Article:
December 2021 Debut of the Month | This thrilling debut is infused with the history, language and mythology of West Africa. Set in the mid 1400’s when the Portuguese first began abducting and then buying West Africans, it pursues an interesting perspective on the terrible human cost of the Slave Trade. The author describes in a note how she came across many stories featuring Yemoja, a Yoruba deity with the tail of a fish. Stories of giving comfort to Africans on the ships, or wrecking slave vessels or escorting home the souls of those who died and were discarded in the sea. From this and her own fascination with the Hans Christian Andersen fairytale, the author has created an unforgettable story. Yemoja has created many Mami Wata, mermaids tasked with escorting the souls of enslaved people thrown into the sea. Simindele, a teenage girl, is one of them, but when she instead saves the life of a boy, she unwittingly puts all the Mami Wata in peril and must seek the forgiveness of the supreme deity. The boy she saves also has a dangerous mission to save his family and on their perilous journey they grow dangerously close. Just like The Little Mermaid, if Simi were to act upon her feelings she would dissolve into sea foam and just like Andersen’s creation Simi’s travels in human form on land cause her terrible pain. In the denouement there is also a hint of Persephone and Hades in her dealings with the oceanic equivalent of the Underworld. Throughout this action packed adventure the narrative is enriched with elements of West African language and we learn fascinating detail about their sophisticated societies, mathematical prowess, customs and religion. This is an innovative and refreshing mix of western and African myth wrapped up in a really rewarding read that should find many fans.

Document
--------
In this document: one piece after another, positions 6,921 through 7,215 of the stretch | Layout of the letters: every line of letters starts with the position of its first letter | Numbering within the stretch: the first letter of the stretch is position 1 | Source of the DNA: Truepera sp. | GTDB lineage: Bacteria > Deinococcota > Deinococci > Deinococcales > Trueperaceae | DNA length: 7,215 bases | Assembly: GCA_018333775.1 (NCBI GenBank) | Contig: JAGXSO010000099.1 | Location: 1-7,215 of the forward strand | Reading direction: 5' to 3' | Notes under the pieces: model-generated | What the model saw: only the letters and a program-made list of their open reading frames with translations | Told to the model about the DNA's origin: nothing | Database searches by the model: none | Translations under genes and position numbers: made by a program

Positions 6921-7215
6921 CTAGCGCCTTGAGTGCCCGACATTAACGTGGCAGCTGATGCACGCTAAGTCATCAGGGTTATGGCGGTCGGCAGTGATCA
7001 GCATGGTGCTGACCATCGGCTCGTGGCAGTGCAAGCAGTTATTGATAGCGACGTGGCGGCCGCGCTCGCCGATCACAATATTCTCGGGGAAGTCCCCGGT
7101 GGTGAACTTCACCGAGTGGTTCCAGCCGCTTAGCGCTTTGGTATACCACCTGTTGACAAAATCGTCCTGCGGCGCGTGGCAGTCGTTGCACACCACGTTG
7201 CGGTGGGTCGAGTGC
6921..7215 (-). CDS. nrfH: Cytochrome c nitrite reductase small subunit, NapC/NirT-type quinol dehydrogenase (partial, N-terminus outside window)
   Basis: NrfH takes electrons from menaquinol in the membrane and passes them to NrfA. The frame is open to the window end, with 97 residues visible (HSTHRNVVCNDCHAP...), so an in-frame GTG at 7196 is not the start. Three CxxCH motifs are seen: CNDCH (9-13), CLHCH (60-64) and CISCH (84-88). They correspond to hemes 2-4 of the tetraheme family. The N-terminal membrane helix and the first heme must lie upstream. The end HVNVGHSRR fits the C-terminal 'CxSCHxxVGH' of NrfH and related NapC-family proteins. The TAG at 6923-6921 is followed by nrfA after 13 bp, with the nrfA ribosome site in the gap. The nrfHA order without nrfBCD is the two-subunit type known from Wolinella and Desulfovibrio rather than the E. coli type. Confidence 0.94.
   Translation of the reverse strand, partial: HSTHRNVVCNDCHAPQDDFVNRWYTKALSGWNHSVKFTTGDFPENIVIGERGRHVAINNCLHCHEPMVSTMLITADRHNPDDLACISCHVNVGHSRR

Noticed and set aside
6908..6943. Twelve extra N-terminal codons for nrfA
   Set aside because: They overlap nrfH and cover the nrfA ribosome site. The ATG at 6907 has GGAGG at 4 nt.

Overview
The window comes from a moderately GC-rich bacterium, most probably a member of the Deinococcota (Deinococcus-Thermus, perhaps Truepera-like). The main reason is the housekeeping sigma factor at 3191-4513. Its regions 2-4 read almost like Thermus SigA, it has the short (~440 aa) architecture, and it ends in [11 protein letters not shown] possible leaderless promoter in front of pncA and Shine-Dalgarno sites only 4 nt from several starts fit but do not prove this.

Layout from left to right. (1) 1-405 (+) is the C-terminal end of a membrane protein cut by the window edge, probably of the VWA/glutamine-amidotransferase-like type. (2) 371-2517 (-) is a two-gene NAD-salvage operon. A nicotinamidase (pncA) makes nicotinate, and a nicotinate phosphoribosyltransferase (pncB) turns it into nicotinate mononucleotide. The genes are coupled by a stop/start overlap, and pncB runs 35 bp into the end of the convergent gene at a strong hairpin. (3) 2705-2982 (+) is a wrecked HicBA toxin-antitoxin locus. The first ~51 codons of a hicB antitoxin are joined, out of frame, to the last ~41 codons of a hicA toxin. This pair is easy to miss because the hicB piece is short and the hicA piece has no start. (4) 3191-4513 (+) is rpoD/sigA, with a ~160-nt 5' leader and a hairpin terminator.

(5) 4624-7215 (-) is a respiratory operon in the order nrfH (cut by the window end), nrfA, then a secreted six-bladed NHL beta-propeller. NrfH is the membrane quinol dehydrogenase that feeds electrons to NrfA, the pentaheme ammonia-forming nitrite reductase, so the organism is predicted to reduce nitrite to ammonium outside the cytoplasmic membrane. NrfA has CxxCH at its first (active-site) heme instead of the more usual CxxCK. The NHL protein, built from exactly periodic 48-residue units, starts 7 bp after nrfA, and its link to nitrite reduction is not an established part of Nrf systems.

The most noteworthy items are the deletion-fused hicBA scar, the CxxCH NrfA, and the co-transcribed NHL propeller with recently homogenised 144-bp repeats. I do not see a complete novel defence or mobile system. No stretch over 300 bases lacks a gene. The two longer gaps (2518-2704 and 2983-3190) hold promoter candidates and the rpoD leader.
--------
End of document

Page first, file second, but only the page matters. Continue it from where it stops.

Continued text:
November 2021 Debut of the Month | From the window of a cosy house in a seaside town, a little candle looks out onto the world. As the seasons roll by, she observes families celebrating, lighting up dark nights with love for Chinese New Year, Diwali, Hannukah, Ramadan and Christmas. It makes Little Glow wish to be bigger, until the realisation comes that small moments and the smallest lights are just as important as big ones. Revelling in comfort and light, this story was made to be shared in the winter nights while its message of hope and togetherness will warm hearts all year round.
October 2021 Debut of the Month | From the window of a cosy house in a seaside town, a little candle looks out onto the world. As the seasons roll by, she observes families celebrating, lighting up dark nights with love for Chinese New Year, Diwali, Hannukah, Ramadan and Christmas. It makes Little Glow wish to be bigger, until the realisation comes that small moments and the smallest lights are just as important as big ones. Revelling in comfort and light, this story was made to be shared in the winter nights while its message of hope and togetherness will warm hearts all year round.
On a school trip to Rochester Cathedral, Leo is astonished to see a World War II memorial to a man with exactly the same name as him, Leo Kai Lim. Who was the Leo commemorated with a golden lion in the cathedral, and could there be a family connection? Determined to find out more, Leo suggests forgotten heroes as the theme for the class project on WWII, and it’s chosen alongside family histories. The project takes on even more significance when the class learn it will be put forward for a national Remembrance Day competition. In his endeavour to find out more about his namesake, Leo is helped by his best friend Sangeeta, who is tracking down information on the part played by Indian soldiers in the war, and thrilled to discover more about the role played by women too. He’s also helped, to his surprise, by Olivia Morris, universally regarded as the coolest kid in school. Leo’s efforts get him into trouble with his parents (a midnight phone call to his Aunty Su in Singapore) and his school (a disastrous, but very funny secret trip to the RAF Museum), but Leo’s determination is overwhelming. When a nasty racist bit of sabotage threatens the project, Leo suddenly finds everyone is on his side, and there are more surprises to come. Onjali Raúf writes superb adventure stories for children, full of excitement and incident, and has a great ear for the way they speak. This story will intrigue and entertain young readers while also helping them understand racism, past and present. It’s not just a really good read, it’s a really important read.